Also, 'outcome' budgeting starts for 2013-2014
The City Council on Monday scrutinized progress on a set of transportation projects designed to meet future growth needs downtown, in the Wilburton area east of downtown, and in the Bel-Red corridor.
First endorsed by the council three years ago, the Mobility and Infrastructure Initiative is a package of road improvement projects and other investments.
One of the main projects in the initiative is the extension of Northeast Fourth Street, from 116th to 120th Avenue Northeast. The council learned that design work for the project is now about 60 percent complete, though a final road alignment has not been selected.
A new alternative discussed Monday is the possible purchase by the city of the old BNSF railway corridor from its owner, the Port of Seattle. That could allow the city to use a portion of the BNSF land to reduce road construction impacts on nearby property owners.
Other road improvement projects included in the initiative are: 120th Avenue Northeast (in three separate stages), from Northeast Fourth Street to Northup Way; 124th Avenue Northeast, from 15th/16th Street to Northup Way; Northeast Sixth Street, from 112th to 120th Avenue Northeast; and construction of a new 15th/16th Street (in several segments) in the Bel-Red area, from 116th Avenue Northeast to Northup Way.
The original initiative plan estimated the overall cost at $299 million and included a funding plan with new revenue generated by property taxes, impact fees, local improvement districts, grants and other sources. So far, however, in the current 2011-2017 capital plan, $78 million has been set aside for the projects, leaving a significant funding gap.
The council is expected to provide guidance on the various projects in the initiative, such as design options and funding packages, at its meetings over the next several months.
Council agenda item
Feedback: Nancy LaCombe, Capital Projects Manager, 425-452-4382 or firstname.lastname@example.org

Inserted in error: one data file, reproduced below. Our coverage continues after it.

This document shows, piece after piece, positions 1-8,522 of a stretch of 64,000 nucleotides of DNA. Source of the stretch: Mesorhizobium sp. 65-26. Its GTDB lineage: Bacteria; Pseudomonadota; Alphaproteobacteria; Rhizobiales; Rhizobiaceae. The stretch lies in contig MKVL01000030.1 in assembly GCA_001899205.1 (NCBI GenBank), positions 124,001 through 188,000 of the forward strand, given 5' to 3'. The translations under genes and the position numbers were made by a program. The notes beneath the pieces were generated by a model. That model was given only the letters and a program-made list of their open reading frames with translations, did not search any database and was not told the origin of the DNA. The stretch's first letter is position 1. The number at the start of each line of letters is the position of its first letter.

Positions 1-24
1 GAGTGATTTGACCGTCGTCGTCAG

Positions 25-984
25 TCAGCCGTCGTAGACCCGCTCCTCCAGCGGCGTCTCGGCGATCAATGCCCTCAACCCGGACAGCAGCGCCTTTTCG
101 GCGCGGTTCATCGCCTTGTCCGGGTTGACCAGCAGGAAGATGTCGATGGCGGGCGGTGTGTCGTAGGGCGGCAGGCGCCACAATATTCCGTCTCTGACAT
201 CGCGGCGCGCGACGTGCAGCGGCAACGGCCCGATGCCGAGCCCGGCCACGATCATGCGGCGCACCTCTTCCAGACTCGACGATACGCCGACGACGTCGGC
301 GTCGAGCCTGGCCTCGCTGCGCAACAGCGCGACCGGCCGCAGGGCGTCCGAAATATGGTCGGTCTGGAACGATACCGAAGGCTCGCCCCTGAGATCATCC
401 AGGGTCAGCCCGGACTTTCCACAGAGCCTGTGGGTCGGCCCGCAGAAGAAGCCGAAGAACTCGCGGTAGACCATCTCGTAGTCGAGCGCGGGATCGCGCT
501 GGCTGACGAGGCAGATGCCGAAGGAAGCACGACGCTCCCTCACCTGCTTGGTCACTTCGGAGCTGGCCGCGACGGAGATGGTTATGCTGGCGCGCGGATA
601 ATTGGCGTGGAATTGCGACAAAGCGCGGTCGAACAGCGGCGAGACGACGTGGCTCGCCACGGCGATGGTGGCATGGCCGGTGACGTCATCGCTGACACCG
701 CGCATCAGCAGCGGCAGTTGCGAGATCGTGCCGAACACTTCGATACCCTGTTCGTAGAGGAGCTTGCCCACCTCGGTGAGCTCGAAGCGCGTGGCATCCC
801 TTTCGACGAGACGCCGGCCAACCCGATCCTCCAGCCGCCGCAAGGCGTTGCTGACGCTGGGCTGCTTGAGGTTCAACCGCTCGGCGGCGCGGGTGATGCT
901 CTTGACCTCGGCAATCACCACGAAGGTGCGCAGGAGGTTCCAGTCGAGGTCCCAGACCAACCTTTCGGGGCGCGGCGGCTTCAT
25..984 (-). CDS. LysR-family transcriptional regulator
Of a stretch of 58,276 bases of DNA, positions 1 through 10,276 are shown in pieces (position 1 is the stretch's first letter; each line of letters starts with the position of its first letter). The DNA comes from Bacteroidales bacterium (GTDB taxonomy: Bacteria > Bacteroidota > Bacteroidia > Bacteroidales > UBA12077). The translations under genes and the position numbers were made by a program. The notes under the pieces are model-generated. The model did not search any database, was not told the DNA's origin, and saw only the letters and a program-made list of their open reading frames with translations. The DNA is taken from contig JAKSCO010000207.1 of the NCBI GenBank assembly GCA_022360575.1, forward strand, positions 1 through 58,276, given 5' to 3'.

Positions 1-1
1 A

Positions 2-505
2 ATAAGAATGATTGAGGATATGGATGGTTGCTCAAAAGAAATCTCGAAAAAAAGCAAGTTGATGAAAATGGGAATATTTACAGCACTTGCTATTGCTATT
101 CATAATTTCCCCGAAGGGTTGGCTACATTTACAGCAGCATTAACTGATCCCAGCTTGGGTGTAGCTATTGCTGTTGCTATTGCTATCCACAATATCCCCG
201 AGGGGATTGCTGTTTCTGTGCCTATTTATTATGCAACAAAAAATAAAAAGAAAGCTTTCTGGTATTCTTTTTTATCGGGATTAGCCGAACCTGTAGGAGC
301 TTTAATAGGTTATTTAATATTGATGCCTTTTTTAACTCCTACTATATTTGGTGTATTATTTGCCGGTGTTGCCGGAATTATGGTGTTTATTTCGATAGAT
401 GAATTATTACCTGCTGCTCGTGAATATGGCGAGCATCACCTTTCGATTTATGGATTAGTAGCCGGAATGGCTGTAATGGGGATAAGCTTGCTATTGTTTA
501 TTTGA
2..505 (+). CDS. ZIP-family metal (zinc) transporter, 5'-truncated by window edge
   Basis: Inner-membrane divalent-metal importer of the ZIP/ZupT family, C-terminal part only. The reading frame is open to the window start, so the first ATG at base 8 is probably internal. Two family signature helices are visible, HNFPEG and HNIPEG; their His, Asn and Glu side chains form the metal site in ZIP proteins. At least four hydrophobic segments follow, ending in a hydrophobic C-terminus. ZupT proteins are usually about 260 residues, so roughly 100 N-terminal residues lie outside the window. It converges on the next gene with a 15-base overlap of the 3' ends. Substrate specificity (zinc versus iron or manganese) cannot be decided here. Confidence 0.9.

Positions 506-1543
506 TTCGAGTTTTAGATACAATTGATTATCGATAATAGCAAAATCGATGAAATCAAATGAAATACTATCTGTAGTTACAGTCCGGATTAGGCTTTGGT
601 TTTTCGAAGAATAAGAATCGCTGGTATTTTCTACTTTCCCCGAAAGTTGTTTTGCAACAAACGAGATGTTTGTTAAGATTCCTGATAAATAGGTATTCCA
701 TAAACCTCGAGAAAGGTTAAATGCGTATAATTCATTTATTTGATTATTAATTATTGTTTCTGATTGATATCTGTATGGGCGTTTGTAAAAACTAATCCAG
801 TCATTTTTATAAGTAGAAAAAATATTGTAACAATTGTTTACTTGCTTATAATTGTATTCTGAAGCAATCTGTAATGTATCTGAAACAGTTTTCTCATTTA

'Outcome' budgeting starts for 2013-2014
The city launches the budget process for the 2013-2014 Operating and 2013-2019 Capital Investment Program budgets, with services and programs to be evaluated based on community priorities or "outcomes" rather than city departments.
The council approved seven outcomes that city programs must deliver: safe community; improved mobility; healthy and sustainable environment; innovative, vibrant and caring community; quality neighborhoods; economic growth and competitiveness; and responsive government.
This is the second time the city is using a budgeting-for-outcomes process, following its introduction in 2010 for development of the 2011-2012 Operating and 2011-2017 CIP budgets.
Revenue shortfalls due to the recession forced the city manager to cut the General Fund budget by about $18.6 million or 6 percent for the 2011-2012 biennium, then slash another $6.5 million in a major mid-biennial adjustment late last year. Staff advised the council that further reductions may be necessary.
The budget process will take much of the year, with the city manager presenting proposed budgets to the council in September, and the council adopting the budgets after adjustments in December.
Feedback: Toni Rezab, Budget Manager, 425-452-7863 or email@example.com
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